Congressional lawmakers return to the Capitol on Tuesday after a month-long recess and will immediately be hit with a series of deadlines that, if missed, would cause the government to shut down and the country to default on its debt.
The government is also expected to reach its debt limit one day earlier, on Sept. 29. If Congress doesn’t raise the debt ceiling before then, the government would default on already promised payments.
Also plopped on Congress’ already full plate is a much-needed disaster relief package for the damage Hurricane Harvey inflicted in Texas and Louisiana.
The Federal Emergency Management Agency has $2.8 billion in its Disaster Relief Fund, with a little less than half available for use on Harvey-related needs, according to Politico.
But the damage Harvey wrought is expected to be exponentially greater than that, possibly reaching $190 billion, according to preliminary estimates from AccuWeather. That would make Harvey the costliest natural disaster in U.S. history, more than the damage from Hurricanes Sandy and Katrina combined.
These three priorities are likely to both consume Congress’ docket in September and complicate President Donald Trump’s own agenda — especially funding for his long-promised Mexican border wall.
Trump has said he’s ready to shut down the government to ensure he gets that wall funding. Yet a large chunk of that down payment — more than $875 million — was set to come from FEMA’s Disaster Relief Fund.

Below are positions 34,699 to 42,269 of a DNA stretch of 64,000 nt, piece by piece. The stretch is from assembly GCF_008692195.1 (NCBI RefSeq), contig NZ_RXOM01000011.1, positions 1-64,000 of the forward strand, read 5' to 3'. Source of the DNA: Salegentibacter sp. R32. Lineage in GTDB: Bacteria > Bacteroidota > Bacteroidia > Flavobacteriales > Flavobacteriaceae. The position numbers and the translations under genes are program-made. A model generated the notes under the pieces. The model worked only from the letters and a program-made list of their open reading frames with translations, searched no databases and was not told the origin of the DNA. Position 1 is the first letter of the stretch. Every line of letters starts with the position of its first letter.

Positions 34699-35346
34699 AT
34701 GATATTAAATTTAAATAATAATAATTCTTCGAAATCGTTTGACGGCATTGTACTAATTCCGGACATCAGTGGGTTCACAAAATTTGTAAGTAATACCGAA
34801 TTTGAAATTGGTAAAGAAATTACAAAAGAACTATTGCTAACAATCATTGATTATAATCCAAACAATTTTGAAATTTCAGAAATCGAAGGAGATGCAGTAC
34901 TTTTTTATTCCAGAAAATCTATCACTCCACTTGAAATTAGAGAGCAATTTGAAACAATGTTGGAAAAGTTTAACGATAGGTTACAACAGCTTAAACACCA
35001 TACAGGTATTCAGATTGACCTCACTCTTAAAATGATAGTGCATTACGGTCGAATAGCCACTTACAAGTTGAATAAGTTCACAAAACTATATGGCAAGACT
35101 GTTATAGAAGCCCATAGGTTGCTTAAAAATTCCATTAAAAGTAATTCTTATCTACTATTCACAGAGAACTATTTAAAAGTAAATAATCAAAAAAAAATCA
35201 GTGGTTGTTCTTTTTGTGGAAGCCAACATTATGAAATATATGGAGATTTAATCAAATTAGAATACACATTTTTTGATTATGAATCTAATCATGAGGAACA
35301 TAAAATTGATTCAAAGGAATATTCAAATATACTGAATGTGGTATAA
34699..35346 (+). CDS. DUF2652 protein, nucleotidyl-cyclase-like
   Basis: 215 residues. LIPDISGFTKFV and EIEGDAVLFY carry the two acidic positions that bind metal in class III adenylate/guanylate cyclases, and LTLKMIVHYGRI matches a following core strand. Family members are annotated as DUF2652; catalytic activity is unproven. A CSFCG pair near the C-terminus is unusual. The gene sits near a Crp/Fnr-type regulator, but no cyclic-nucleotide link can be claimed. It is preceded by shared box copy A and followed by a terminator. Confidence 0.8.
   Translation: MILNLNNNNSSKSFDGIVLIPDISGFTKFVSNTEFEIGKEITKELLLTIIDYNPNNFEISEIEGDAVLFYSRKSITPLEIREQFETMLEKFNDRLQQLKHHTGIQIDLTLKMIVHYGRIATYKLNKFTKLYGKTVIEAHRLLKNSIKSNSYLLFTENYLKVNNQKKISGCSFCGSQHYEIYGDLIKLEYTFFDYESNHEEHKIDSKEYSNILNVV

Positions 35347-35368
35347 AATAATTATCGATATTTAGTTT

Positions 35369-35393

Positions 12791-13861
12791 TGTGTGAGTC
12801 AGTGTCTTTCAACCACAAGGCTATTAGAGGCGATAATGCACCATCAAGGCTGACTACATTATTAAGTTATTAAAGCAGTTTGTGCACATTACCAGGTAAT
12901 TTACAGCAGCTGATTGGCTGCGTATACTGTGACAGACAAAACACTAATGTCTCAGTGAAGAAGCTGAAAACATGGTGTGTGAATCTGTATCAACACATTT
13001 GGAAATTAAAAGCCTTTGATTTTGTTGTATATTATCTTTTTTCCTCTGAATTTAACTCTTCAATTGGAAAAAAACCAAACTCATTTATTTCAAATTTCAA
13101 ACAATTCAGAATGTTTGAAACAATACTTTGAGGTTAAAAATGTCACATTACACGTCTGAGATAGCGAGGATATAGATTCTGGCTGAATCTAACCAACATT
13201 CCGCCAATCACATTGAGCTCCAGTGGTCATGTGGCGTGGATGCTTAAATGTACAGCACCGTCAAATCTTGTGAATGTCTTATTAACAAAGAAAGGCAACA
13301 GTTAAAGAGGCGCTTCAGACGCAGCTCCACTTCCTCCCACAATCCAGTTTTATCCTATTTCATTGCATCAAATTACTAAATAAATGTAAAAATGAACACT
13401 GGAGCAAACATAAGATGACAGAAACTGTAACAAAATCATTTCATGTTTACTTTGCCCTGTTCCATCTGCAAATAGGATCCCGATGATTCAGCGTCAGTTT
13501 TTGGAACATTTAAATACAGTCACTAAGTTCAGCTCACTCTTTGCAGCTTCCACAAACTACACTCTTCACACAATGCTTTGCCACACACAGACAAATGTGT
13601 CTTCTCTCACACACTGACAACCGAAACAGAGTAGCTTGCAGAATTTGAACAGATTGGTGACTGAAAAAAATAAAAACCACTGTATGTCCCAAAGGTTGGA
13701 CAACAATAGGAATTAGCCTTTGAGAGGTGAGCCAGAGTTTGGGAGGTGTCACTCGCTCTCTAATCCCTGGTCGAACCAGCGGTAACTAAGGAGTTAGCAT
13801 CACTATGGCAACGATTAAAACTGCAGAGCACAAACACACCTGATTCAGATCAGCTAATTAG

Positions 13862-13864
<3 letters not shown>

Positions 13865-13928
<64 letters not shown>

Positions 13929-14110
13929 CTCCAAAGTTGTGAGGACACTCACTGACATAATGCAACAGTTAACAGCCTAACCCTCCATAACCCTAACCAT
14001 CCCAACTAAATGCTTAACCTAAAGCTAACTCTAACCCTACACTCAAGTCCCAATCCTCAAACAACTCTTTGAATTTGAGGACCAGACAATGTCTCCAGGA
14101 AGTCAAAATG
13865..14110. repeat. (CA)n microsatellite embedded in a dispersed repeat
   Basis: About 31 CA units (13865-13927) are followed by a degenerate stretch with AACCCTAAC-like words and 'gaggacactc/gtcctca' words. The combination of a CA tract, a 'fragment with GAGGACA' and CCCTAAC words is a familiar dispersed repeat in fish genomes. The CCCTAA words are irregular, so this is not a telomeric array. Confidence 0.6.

Harvey has made those budget cuts politically untenable.
Conservative lawmakers, once raring for a shutdown showdown over wall funding, appear to be backing down from that fight in Harvey’s wake. They say they’d rather pass a short-term funding deal and revisit the battle in December.
As for the debt limit, Treasury Secretary Steve Mnuchin said he’s “100% confident” Congress will increase federal borrowing thresholds.
“I think there is no scenario where the government won’t be paying its bills,” Mnuchin said at an Aug. 25 press briefing at the White House.
The debate over a Harvey relief package will is also expected to consume lawmakers, with some Republicans saying relief funding will come in waves rather than one massive aid bill.
The gradual release of aid funding could help insulate GOP lawmakers from charges of hypocrisy, given that many congressional Republicans — including Texas lawmakers now seeking aid from Harvey — voted against an aid package for Hurricane Sandy relief in 2013.
“My view has always been that multiple bills are fine, but you’re better off to pass multiple bills knowing what the costs are [rather] than some number that no one can really justify. Years later, we are still trying to figure out how to spend all this Sandy money,” Sen. Roy Blunt (R-Mo.) told reporters in the Capitol on Tuesday, according to Politico.